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The traditional and most common linguistic means by which English adds to its word stock are: (1) loan word borrowings, (2) compounding and blending of morphemes, (3) combined words from combining forms, (4) derivatives from affixations, (5) word class mobility and back-formations. A sixth means is the creation of neologisms, often contributed by children and youth, as seen today in street sports and text messaging today, or contributed by adults in special business niches, like advertising, or as slang.
Loan words are borrowed from other languages and cultures, like the standard "panache" or the newer "homie." Immigration of large groups of people from one ethnicity introduces loan words through assimilation.
Compounding of words occurs when words are so often used as collocations in a specific context that they come to have a specialized definition for that context, such as "on line: online" and "Web site: website." blending is similar but uses parts of words as representative parts in new words, such as the "e" in "electronic mail" that blended to become "e-mail," which then compounded to become "email."
Combined words from combining forms are often used in science and medicine. One or more Greek or Latin combining forms, like the Latin "homo-", are used to form new combined words, like "electromagnetic" or "biomagnetic" formed with the New Latin < Greek combining form "electro-" and with the Greek combining form "bio-".
Derivatives are formed by the affixation of suffixes and or prefixes. Very often, derivation of a words creates a word class change for the word undergoing affixation, such as when noun-forming -tion is affixed to a verb to create a noun, like "relation" from relate + -tion.
Words can also undergo word class mobility through usage, such as when the noun "text" came to be used in common parlance as a verb as in "Did you text him?" Back formation of words can also cause word class mobility as in the back-formation of the verb "to babysit" from the original compound noun "babysitter."
The addition of words to the English lexicon has presented itself through pragmatic use. This system provides "rules to guide culture-based, appropriate use of language in communication." The aspect of "culture- based" usage can be seen with the explosion of technology. This is one way in which English has added to its word stock. The proliferation of technology and the language associated with it has assembled more to the English word stock. Words like "selfie," "MOOC," and "Bitcoin are ways in which technology use has added to the English word stock. This pragmatic use has met the standard of culture- based appropriation of language because of social dependence on technology.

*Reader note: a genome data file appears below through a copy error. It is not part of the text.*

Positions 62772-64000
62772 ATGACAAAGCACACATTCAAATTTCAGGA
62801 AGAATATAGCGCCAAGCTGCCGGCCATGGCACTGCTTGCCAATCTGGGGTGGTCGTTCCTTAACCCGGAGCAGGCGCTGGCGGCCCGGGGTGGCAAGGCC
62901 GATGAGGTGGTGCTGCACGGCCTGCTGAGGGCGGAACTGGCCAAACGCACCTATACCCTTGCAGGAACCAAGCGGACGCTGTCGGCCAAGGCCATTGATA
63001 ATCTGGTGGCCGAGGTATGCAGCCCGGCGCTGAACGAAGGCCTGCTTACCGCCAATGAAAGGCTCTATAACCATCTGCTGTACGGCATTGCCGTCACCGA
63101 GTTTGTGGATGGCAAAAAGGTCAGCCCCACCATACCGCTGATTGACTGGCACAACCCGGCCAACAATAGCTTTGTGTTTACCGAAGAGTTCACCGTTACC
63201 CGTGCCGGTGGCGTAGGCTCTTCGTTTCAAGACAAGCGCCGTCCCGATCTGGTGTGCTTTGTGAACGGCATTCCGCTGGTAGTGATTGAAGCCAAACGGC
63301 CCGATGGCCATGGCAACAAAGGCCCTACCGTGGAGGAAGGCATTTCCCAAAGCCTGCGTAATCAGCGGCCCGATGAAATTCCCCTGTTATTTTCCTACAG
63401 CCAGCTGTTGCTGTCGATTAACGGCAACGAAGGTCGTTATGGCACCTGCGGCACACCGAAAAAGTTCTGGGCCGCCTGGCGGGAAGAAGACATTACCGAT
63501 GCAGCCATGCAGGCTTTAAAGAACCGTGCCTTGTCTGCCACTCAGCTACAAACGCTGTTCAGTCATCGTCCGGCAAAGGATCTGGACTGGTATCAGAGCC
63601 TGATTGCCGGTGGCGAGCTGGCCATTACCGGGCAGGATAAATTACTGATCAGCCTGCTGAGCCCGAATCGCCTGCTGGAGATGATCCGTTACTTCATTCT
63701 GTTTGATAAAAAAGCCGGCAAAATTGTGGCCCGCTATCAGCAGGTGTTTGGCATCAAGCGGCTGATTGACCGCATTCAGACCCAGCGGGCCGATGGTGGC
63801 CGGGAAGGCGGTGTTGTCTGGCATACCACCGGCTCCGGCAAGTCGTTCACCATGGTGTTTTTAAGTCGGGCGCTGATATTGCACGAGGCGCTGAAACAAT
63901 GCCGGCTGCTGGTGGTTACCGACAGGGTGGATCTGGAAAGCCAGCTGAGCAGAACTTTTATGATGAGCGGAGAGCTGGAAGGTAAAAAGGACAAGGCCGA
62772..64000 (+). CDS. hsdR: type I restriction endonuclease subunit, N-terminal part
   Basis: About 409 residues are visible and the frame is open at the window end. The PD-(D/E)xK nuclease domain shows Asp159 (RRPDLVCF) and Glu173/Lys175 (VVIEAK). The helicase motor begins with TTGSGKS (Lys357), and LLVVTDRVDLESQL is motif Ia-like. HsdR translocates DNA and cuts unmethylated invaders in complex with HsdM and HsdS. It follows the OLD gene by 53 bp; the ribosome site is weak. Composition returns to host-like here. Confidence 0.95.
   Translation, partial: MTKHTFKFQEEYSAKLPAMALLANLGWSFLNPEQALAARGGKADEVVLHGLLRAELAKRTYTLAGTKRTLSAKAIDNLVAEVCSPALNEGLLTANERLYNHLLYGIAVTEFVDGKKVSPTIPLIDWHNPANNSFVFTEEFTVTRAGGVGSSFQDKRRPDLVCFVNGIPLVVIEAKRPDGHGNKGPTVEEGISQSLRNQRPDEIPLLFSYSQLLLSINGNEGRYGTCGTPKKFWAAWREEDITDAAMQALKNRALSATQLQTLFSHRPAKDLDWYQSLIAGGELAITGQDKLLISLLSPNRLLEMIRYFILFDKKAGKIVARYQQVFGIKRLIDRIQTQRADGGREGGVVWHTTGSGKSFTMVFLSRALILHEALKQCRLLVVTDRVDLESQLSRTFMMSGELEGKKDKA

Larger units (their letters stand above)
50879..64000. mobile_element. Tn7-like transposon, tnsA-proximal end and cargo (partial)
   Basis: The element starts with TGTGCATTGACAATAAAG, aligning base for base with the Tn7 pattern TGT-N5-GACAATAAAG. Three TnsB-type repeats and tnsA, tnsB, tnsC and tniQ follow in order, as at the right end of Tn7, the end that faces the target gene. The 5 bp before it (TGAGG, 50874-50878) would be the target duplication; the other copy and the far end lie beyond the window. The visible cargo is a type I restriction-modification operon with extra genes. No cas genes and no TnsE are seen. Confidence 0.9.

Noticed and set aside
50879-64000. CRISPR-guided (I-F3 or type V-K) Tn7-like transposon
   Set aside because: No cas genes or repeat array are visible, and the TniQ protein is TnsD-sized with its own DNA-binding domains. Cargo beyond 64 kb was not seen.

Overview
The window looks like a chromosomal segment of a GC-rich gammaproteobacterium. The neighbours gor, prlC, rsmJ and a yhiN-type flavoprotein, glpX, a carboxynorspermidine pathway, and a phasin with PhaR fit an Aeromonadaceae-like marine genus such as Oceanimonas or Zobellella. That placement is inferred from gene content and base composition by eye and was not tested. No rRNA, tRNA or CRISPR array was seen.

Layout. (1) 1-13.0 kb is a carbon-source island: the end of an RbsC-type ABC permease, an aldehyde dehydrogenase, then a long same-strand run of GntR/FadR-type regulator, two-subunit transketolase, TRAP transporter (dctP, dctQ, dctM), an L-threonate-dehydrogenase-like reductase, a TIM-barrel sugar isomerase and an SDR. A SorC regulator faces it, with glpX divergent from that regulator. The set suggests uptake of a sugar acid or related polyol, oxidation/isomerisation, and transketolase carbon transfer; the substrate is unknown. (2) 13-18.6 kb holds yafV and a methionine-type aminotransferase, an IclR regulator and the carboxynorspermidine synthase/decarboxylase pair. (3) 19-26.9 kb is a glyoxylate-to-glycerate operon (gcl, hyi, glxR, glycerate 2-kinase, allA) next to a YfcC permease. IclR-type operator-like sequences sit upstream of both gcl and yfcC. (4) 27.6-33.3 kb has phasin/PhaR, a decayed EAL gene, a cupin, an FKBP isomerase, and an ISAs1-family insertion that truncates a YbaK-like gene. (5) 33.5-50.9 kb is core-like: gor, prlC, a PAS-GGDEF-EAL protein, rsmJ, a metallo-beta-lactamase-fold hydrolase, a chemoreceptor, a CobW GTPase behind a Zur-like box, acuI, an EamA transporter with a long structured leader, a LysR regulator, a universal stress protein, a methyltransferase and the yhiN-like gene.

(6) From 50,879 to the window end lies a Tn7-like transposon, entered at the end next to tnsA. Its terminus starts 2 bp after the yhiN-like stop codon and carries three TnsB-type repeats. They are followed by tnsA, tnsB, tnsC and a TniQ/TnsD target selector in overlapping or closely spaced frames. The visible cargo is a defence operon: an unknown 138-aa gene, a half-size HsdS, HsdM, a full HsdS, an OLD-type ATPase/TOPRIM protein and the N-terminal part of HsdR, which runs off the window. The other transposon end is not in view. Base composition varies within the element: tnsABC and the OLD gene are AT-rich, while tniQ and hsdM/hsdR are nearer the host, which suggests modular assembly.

The pragmatic embrace of culture-based appropriateness has enabled more words added to the English lexicon. Words like "twerk" and "vom" have become part of the English word stock because of cultural use that has been deemed appropriate. "Sickened" was not effective as "vom" in communicating aspects of cultural expression, while cultural notions of the good have become attached to "twerk." Reminiscent of the pragmatic system in which people "choose different styles" of verbal communication, examples of the addition to the English word stock has featured accepted language through the embrace of stylistic communication in which verbal emphasis needed to find new means of expression.
The use of contextual information is another way in which words have been added to the English word stock. Consider words that pull from the domain of fashion as a means of enhancing linguistic context. Words like "balayage" and "chandelier earrings" are taken into the English word stock because of contextual information. Social communication has become more contextual in a way where specificity in language is required in order to facilitate communication. Greater contextual insight is revealed with "chandelier earrings" as opposed to "earrings." Hair coloring is too vague, while "balayage" is more specific.
The ability to use language to express a condition of individual experience that others would immediately understand and comprehend in their own subjective is not only a fundamental part of the linguistic experience. It is also a reason why more words are added into the English word stock. For example, The Oxford Dictionaries UK Word of the Year in 2012, "omnishambles" is one such addition. Based off of the British political comedy "The Thick of It," the term is used to describe a "comprehensively mismanaged situation, characterized by a shambolic string of blunders." In this instance, language was added to the English word stock because it embodied a condition that a group of people could immediately understand and to which there could be instant relation on a differentiated level through its use.
These four different reasons as to why words are added to the English word stock. One final reason would be related to the referential communication skills that can grow with more words added to the English language: “New words, senses, and phrases are added to Oxford Dictionaries Online when we have gathered enough independent evidence from a range of sources to be confident that they have widespread currency in English." The ability to generate "widespread currency in English" can be seen as another way to enhance the referential communication skills within the language. The addition of words to the English word stock can be seen to accomplish this purpose.
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